Weekly Columns

According to a 2022 Department of Veterans Affairs (VA) report, 17 veterans take their own life each day, on average. While the number has decreased for the past two years, even one suicide is too many. There is a lot of work to do to ensure our veterans get connected with resources to treat their mental health struggles and save lives.

Organizations across the country are creating programs to support men and women who struggle to get the mental health care they need. In recent days, Sheep Dog Impact Assistance, a Rogers, Arkansas-based organization that encourages veterans to live their best life through continued service-driven initiatives, celebrated the grand opening of its Heroes Ranch at Rush Springs, strengthening its mission to help our heroes in need. 

This site north of Bentonville will provide an environment for veterans to connect with nature, build relationships with others experiencing the same health challenges and foster camaraderie to ultimately demonstrate their life is worth living. 

Congress has taken action to support successful veteran-serving programs by allowing the VA to harness the efforts of non-profits and community organizations that have built effective suicide prevention programs and, just as important, measuring their effectiveness. I authored this law because we need a new strategy to help those living with the invisible wounds of war.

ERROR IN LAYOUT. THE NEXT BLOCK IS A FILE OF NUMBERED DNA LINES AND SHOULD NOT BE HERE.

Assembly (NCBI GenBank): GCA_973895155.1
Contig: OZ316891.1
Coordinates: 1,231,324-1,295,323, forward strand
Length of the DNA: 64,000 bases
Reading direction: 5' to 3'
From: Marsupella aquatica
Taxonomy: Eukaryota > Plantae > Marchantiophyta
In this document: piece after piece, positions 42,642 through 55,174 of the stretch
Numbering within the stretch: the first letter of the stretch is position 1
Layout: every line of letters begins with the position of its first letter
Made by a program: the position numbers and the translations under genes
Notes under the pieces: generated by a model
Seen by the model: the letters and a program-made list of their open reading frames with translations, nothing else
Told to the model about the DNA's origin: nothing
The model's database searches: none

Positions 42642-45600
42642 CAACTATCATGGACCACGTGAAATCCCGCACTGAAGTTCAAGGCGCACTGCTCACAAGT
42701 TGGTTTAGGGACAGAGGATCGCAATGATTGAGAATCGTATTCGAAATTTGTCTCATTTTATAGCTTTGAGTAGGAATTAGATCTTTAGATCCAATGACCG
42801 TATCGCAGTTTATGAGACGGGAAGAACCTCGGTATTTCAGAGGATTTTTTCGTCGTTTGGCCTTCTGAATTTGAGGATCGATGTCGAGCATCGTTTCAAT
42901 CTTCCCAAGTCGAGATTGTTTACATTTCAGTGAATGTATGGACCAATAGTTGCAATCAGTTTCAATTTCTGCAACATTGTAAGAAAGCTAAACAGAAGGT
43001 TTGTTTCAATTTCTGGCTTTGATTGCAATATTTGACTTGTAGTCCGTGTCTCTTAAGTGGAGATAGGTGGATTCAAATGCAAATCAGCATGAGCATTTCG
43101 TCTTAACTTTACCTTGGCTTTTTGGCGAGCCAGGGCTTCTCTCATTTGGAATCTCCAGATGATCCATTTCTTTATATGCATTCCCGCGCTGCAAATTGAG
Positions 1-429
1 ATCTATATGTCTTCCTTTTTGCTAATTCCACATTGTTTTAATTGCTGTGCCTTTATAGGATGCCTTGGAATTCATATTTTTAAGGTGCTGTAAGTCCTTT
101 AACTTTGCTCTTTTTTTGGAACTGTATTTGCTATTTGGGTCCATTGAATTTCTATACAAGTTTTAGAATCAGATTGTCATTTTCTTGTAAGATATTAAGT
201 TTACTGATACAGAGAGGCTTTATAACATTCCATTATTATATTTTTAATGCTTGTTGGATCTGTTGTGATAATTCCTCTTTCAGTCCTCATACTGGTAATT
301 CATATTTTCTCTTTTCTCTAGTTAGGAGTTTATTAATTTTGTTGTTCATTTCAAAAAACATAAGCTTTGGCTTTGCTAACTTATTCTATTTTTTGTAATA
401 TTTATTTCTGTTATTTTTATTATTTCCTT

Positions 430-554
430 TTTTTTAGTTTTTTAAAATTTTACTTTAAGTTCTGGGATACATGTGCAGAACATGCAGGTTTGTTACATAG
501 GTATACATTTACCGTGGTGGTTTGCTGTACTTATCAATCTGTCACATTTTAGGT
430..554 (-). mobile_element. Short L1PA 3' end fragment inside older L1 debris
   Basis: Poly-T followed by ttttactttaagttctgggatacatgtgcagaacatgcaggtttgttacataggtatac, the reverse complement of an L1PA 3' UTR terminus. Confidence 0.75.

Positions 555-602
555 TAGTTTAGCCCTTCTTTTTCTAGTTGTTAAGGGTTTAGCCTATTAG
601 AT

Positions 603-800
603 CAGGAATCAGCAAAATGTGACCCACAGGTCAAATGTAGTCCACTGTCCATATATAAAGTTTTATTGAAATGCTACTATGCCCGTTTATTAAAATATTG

This was a good first step and we’re continuing the momentum with a new legislative initiative to support a comprehensive approach to saving lives.

In March, I joined Senate Veterans Committee Chairman Jon Tester (D-MT) to introduce the Not Just a Number Act, which would require the VA to develop a more complete picture of the factors contributing to veteran suicide.

This bipartisan bill would modernize how we reach and serve veterans who struggle to get the mental health care and support they need. It’s clear the VA needs to update and expand its data collection to examine the relationship between VA benefits and suicide outcomes as well as analyze which benefits have the greatest impact on preventing suicide.

Our goal is to help use the data to improve policies and programs which will ultimately translate into real-world success in preventing suicide.

Right now, the VA’s suicide statistics only incorporate veterans who had appointments at the department’s health facilities. Acknowledging suicide prevention goes beyond just mental health practices is key to solving this crisis. 

There are other root causes of suicide we need to be looking at such as food insecurity, lack of housing and financial strain. 

I shared that message with my colleagues and VA officials at a recent Senate Veterans’ Affairs Committee hearing. It was important to hear the VA agrees on the importance of understanding correlations between Veterans Benefit Association programs and clinical care that prevent veterans from taking their lives. 

Preventing veteran suicide is a top priority for me and the committee. I will continue working to pass the Not Just a Number Act to give hope to at-risk veterans and fulfill the promise we made to all those who have worn our nation’s uniform.